This unflinching honesty about the security threats we face, about the alliances we have to build, is the realism we need to stand tall to the dictators of our day. But, as much as I admire Ernie, he too had faults. A product of his time, he failed to perceive the historic wrongs of Empire.
And this is where I want to look at Robin Cook, a friend and mentor to so many of us. There was realism to Robin too. But what I most admired about him was his conviction that foreign policy must serve principle.
Who, with his commitment to progressive values, brought our allies onboard over Kosovo, the question of human rights into cabinet, and climate action as a core objective of the Foreign Office.
This was his foreign policy with an ethical dimension, only a phrase, but one that snagged on the limits of what was possible.
We see, at times, in his Foreign Office, the frustrations of idealism that becomes too far removed from realism when it comes to defence or dealing with those with whom we otherwise disagree.
We will learn from his idealism. But, again, as much as I admire Robin, he too was a product of his time. A Foreign Secretary in a more optimistic world, fewer crises, and not as many hard choices.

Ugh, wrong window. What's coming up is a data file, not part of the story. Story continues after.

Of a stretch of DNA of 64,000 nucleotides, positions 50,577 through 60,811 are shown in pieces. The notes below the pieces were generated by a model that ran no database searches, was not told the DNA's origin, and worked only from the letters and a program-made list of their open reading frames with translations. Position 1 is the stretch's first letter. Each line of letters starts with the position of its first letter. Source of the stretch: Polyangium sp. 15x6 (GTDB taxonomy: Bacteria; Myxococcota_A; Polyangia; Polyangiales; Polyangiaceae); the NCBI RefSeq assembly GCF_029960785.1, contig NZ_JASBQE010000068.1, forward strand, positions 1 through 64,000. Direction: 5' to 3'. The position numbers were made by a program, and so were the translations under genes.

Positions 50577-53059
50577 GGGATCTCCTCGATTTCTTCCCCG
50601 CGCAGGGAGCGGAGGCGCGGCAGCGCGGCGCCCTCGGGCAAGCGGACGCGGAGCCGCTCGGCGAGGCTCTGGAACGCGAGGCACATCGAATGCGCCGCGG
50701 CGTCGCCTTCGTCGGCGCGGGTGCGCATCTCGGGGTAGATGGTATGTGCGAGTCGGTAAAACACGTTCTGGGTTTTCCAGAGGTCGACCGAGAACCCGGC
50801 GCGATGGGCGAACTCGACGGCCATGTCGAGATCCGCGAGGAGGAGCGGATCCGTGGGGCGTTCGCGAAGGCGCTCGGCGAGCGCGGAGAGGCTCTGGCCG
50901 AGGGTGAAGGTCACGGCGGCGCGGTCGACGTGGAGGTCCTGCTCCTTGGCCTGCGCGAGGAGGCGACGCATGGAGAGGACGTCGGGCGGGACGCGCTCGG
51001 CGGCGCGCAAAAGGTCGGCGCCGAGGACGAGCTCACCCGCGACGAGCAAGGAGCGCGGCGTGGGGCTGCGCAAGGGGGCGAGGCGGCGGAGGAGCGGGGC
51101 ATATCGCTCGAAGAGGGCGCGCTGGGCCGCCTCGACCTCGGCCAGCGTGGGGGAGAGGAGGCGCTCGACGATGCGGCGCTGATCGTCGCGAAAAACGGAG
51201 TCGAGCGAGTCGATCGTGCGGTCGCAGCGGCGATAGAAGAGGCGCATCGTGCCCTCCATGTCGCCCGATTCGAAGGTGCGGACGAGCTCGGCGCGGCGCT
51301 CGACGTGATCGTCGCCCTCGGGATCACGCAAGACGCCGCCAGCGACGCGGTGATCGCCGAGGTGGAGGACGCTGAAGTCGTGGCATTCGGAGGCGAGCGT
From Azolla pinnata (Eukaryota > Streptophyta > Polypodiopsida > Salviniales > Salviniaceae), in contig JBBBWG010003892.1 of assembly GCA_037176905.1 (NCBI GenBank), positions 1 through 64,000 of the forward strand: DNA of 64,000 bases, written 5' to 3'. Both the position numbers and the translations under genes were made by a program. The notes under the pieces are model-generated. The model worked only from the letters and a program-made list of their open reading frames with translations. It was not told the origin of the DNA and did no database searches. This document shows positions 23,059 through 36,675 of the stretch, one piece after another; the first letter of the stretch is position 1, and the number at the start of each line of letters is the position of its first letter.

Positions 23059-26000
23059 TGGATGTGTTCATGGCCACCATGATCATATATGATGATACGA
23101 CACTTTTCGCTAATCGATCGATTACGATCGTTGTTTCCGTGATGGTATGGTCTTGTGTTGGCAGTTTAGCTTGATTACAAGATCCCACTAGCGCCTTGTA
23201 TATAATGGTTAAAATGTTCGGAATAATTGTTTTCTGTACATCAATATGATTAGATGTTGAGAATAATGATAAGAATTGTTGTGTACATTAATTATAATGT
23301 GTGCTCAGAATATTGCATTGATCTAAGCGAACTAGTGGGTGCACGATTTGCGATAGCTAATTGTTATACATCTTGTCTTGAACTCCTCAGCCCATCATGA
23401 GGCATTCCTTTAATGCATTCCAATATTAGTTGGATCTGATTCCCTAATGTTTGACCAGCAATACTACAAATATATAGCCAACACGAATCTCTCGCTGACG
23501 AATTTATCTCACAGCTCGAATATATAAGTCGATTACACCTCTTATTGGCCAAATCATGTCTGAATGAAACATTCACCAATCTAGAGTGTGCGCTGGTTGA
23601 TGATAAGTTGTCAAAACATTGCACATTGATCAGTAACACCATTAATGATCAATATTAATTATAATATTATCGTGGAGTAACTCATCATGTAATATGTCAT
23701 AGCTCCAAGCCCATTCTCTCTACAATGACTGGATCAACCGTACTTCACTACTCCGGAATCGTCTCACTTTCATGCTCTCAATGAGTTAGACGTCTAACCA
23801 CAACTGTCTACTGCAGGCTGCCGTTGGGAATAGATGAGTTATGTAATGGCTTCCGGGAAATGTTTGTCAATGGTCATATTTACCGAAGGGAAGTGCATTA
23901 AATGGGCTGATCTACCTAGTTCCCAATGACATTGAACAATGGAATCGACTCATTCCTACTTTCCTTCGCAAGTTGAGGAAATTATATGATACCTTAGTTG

Friends, Labour’s progressive realism is to put Bevin at the service of Cook.
It is to use realist means to pursue progressive ends. Because our history, as a movement, is telling us you cannot deliver Cook’s idealism without Bevin’s realism.
In today’s world, we can’t let ourselves be forced into a false choice between values and interests, between openness to the world and defence of our nation, between a self-awareness of our history and a confidence in our future, between idealism and realism.
Both are needed. Because when progressives act with realism and practical purpose, we can change the world.
Friends, the new world disorder is claiming lives with the highest number of conflicts in thirty years.